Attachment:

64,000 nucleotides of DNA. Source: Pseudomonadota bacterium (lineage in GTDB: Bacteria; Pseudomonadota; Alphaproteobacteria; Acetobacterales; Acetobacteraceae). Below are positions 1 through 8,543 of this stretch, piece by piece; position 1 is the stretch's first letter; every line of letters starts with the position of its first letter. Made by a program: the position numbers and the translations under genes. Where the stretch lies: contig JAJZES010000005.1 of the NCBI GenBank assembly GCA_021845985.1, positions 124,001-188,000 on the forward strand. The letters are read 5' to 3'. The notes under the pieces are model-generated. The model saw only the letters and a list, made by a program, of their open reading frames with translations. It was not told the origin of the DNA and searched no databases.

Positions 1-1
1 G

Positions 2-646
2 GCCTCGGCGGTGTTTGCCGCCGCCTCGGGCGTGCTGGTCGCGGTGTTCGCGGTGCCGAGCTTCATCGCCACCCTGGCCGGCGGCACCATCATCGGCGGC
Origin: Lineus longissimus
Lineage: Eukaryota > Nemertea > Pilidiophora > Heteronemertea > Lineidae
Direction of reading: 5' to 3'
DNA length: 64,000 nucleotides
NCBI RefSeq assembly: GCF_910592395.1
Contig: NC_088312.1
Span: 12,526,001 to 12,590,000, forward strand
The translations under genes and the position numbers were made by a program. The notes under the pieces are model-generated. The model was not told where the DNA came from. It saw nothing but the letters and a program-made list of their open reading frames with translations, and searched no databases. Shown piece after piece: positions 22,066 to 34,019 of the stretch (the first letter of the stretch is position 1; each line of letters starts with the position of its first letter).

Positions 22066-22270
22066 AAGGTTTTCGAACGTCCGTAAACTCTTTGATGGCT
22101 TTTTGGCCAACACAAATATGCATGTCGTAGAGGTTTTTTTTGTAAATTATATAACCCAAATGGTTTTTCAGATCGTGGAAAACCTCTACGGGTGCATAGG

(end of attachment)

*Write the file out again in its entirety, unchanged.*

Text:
64,000 nucleotides of DNA. Source: Pseudomonadota bacterium (lineage in GTDB: Bacteria; Pseudomonadota; Alphaproteobacteria; Acetobacterales; Acetobacteraceae). Below are positions 1 through 8,543 of this stretch, piece by piece; position 1 is the stretch's first letter; every line of letters starts with the position of its first letter. Made by a program: the position numbers and the translations under genes. Where the stretch lies: contig JAJZES010000005.1 of the NCBI GenBank assembly GCA_021845985.1, positions 124,001-188,000 on the forward strand. The letters are read 5' to 3'. The notes under the pieces are model-generated. The model saw only the letters and a list, made by a program, of their open reading frames with translations. It was not told the origin of the DNA and searched no databases.

Positions 1-1
1 G

Positions 2-646
2 GCCTCGGCGGTGTTTGCCGCCGCCTCGGGCGTGCTGGTCGCGGTGTTCGCGGTGCCGAGCTTCATCGCCACCCTGGCCGGCGGCACCATCATCGGCGGC
Origin: Lineus longissimus
Lineage: Eukaryota > Nemertea > Pilidiophora > Heteronemertea > Lineidae
Direction of reading: 5' to 3'
DNA length: 64,000 nucleotides
NCBI RefSeq assembly: GCF_910592395.1
Contig: NC_088312.1
Span: 12,526,001 to 12,590,000, forward strand
The translations under genes and the position numbers were made by a program. The notes under the pieces are model-generated. The model was not told where the DNA came from. It saw nothing but the letters and a program-made list of their open reading frames with translations, and searched no databases. Shown piece after piece: positions 22,066 to 34,019 of the stretch (the first letter of the stretch is position 1; each line of letters starts with the position of its first letter).

Positions 22066-22270
22066 AAGGTTTTCGAACGTCCGTAAACTCTTTGATGGCT
22101 TTTTGGCCAACACAAATATGCATGTCGTAGAGGTTTTTTTTGTAAATTATATAACCCAAATGGTTTTTCAGATCGTGGAAAACCTCTACGGGTGCATAGG